Biological Plywoods: Lessons from Nature's Fibrous Composites

Dr. Alejandro D. Rey, Department of Chemical Engineering, McGill University

06 December 2016 at 11:30

Location: BSB B136


This seminar presents recent theory and simulation results on the structure, self-assembly, and functionality of biological plywood materials1,2, an ubiquitous material organization found throughout Nature, including plant cell walls, exocuticles of insects, bone, and cornea. The key points of the talk are to demonstrate the principles used by Nature to develop stiff, strong, tough , multifunctional materials from simple rod-like filaments and to show a few examples based on biomimetic engineering on how to use the plywood architecture in optical and sensor devices.

The talk first describes how directed chiral self-assembly creates 3D fiber architectures with well defined pitches, a structural feature behind most of the structure-property relations. The presence of chiral fiber ordering is detected by the presence of "arc patterns" which is ubiquitous also in man-made macroscopic plywoods, but to extract precise fiber ordering requires geometric modeling. Here we show applications of the technique to a Costa Rican's beetle and to green algae. Finally we study the nano-wrinkling in surface layers of biological plywoods, which are responsible for optical functionalities and explain the diffraction patterns and color changes in tulip-like materials. A model for a bio-inspired color-based water sensor concludes the talk.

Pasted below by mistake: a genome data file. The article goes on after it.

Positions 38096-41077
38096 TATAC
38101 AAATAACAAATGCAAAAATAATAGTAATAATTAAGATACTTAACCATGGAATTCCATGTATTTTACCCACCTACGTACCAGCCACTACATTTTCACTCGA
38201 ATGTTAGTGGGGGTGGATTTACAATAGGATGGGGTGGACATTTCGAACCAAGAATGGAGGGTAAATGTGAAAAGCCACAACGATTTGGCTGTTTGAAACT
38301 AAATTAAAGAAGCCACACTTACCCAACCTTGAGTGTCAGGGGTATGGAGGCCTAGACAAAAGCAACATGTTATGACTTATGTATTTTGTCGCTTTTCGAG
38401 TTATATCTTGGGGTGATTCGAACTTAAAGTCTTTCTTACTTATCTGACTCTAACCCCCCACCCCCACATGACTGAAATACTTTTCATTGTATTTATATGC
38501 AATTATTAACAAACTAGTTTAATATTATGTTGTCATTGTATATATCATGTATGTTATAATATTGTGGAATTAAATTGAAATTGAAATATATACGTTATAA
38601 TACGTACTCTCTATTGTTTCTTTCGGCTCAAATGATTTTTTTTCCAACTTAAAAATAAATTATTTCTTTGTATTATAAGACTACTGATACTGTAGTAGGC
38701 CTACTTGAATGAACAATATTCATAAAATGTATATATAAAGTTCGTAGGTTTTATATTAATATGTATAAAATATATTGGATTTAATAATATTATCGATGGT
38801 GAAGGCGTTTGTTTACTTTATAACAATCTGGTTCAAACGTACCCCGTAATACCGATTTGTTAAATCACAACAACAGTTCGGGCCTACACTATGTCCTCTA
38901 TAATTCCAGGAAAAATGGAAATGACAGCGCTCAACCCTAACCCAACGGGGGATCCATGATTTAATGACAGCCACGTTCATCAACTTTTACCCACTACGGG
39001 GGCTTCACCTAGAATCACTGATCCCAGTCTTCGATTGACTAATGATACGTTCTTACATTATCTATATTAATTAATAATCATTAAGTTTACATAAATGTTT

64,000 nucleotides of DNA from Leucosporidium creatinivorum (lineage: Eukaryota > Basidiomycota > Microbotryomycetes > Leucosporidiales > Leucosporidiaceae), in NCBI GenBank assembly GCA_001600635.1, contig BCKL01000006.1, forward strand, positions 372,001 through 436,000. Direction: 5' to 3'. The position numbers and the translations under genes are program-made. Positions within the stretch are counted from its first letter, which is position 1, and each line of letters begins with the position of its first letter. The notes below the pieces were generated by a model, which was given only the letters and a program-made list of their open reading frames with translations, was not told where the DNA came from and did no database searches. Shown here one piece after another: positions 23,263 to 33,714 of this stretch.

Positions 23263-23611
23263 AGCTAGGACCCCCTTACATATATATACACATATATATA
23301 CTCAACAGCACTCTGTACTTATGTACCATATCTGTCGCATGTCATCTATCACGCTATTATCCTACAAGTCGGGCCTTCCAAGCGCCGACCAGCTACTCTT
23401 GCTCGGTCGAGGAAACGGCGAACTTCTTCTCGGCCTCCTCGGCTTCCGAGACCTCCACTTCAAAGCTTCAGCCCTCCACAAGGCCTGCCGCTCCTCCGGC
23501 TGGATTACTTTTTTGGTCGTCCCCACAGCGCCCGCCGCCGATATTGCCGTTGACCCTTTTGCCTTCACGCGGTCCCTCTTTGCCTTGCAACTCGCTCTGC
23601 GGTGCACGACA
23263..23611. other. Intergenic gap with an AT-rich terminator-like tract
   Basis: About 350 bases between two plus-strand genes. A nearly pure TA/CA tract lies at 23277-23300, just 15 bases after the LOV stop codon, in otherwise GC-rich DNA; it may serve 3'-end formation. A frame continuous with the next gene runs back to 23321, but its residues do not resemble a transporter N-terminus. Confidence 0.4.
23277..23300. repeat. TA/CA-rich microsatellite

1. A.D. Rey, "Liquid Crystal Models of Biological Materials and Processes",

Soft Matter, 6-5, 3402-3429, 2010.



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